considerable degree, yielding generally well-resolved and
well-supported trees (Fig. 2B and C). These trees agree
with the results of most previous studies, but also help to
resolve some long-standing uncertainties regarding the
placement of O. masou, the phylogeny of the Pacific
salmon, relationships within Salvelinus, and the sistertaxon to Oncorhynchus.
4.1. Oncorhynchus masou
By our combined nuclear phylogenies, Oncorhynchus
masou forms a monophyletic group with O. mykiss and
O. clarki, and these three taxa comprise the sister-group
to the five other Oncorhynchus species. This result appears to provide a striking case of data from different
genes complementing and reinforcing one another.
Thus, none of the genes analyzed separately provides
information on the monophyly of this group of three
15
species, but GH1C, GH2C, ITS1, ITS2, and CYTB each
supported the monophyly of (O. mykiss, O. clarki) or
(O. mykiss, O. masou). Taken together, the nuclear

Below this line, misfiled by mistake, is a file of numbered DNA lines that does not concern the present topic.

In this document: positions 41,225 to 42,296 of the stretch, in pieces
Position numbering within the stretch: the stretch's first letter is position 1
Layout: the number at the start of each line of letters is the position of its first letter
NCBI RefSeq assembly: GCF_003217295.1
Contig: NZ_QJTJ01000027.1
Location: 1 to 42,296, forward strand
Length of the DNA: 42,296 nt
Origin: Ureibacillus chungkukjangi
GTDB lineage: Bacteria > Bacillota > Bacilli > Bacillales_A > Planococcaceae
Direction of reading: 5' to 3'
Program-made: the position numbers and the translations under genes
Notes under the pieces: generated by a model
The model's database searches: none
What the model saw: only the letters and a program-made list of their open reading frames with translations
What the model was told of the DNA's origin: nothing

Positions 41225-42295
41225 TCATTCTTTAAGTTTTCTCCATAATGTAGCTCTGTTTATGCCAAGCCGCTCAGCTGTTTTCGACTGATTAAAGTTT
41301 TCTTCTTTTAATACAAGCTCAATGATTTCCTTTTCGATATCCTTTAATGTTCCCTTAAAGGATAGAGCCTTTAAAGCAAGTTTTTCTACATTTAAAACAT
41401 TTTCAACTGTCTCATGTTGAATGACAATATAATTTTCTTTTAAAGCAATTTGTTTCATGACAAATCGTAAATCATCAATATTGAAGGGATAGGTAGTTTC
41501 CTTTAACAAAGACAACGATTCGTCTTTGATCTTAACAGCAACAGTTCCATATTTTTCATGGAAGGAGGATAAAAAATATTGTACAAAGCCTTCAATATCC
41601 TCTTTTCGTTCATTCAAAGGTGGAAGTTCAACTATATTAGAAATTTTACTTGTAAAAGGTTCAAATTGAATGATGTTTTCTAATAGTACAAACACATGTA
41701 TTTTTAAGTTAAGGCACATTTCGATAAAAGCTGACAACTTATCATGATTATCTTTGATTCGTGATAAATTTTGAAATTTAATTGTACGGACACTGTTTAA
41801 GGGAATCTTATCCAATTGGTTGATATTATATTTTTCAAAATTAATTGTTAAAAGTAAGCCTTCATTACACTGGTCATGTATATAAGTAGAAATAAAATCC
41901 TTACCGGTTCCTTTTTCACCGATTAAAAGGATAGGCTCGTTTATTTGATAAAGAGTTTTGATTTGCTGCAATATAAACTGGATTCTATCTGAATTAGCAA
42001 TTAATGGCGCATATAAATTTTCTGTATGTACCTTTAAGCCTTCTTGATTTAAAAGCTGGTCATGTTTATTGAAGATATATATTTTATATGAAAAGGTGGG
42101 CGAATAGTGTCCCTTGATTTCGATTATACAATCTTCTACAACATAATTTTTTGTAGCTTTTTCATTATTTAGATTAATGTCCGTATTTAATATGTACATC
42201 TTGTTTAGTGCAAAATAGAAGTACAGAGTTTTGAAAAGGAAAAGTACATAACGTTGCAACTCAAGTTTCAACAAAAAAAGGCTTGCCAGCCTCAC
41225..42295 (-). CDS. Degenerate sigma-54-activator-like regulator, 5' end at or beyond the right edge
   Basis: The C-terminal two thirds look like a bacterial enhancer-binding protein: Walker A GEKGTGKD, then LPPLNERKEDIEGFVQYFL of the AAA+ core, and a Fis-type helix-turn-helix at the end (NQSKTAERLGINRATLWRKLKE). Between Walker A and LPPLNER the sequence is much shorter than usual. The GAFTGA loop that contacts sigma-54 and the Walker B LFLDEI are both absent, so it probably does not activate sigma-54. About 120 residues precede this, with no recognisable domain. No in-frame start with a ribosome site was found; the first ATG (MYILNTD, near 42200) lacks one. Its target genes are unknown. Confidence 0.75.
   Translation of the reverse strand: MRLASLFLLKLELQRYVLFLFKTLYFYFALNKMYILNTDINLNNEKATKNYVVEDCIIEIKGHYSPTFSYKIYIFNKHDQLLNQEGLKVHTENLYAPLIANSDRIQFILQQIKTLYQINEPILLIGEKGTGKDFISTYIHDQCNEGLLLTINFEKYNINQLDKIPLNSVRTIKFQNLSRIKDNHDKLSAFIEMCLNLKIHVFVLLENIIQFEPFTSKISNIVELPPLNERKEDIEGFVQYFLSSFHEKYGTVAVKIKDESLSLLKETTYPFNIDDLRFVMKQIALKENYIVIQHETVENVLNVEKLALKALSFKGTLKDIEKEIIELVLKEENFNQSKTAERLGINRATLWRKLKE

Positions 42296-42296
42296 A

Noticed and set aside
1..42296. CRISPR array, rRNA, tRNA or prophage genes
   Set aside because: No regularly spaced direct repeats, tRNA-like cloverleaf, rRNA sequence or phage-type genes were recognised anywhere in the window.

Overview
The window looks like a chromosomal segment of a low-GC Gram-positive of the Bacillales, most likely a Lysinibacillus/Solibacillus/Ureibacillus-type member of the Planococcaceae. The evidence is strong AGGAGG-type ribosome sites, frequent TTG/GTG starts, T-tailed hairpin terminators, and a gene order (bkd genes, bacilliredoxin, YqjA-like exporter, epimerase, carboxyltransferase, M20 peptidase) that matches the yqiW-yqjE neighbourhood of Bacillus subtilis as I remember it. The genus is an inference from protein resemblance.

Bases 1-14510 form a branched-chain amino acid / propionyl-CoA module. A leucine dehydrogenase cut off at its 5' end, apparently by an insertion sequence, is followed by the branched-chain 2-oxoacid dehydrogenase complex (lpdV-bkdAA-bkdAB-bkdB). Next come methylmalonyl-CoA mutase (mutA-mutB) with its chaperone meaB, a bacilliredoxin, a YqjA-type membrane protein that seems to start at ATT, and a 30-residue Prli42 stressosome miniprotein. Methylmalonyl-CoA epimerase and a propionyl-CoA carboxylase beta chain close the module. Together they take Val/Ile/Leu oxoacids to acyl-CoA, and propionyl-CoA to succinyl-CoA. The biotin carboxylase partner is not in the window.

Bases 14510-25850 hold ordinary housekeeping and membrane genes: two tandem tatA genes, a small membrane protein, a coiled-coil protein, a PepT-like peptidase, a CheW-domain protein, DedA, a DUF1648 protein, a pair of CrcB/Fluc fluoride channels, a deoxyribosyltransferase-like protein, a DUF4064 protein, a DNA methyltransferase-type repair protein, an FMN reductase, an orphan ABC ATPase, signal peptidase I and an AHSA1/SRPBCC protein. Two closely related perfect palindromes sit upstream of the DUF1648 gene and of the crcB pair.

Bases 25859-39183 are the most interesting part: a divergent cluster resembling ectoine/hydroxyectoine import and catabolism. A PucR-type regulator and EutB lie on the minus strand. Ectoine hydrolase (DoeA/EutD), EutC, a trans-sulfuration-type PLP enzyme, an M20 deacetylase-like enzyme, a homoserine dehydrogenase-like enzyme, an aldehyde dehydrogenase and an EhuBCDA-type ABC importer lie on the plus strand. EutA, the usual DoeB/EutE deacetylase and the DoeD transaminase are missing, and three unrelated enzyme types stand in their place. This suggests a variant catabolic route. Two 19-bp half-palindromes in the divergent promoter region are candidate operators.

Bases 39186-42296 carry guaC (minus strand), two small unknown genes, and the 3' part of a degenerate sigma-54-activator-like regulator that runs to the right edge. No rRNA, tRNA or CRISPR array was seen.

DNA indicated good support for this clade from maximum-parsimony bootstraps (95% without the MHC
data, and 79% with MHC) and Bayesian support values
(100% for other data sets). Moreover, the Bayesian
analysis of the full nuclear data set also provided 100%
support for (O. mykiss, O. clarki), which is consistent
with numerous previous studies (e.g., Kitano et al.,
1997; McKay et al., 1996; Oakley and Phillips, 1999;
Oleinik, 1997; Oohara et al., 1997, 1999; Phillips and
Rab, 2001). Results of the SH and Templeton tests
(Table 3) are also consistent with the group (O. masou,
O. mykiss, O. clarki), although only the SH test on the
data set excluding the questionable MHC data achieved
statistical significance.
Previous studies have generally considered O. masou
to be basal within the Pacific salmon or within Oncorhynchus as a whole (Kitano et al., 1997; McKay et al.,
1996; Murata et al., 1996; Oohara et al., 1997, 1999; see
also Oleinik, 2000). Our findings provide the first firm
evidence for its phylogenetic position within the clade of
Pacific trout. This inference is consistent with diverse
additional forms of evidence from allozymes, morphology, behavior, biogeography, and life history (Table 4),
and it should motivate more-detailed evaluation of the
evolution of phenotypic traits within this lineage.
4.2. Pacific salmon
Our analyses provide a fully resolved and well-supported multi-gene phylogeny for Oncorhynchus excluding O. masou, O. mykiss, and O. clarki. The
relationships among O. tshawytscha, O. kisutch, O.
nerka, O. gorbuscha, and O. keta shown in Fig. 2B and C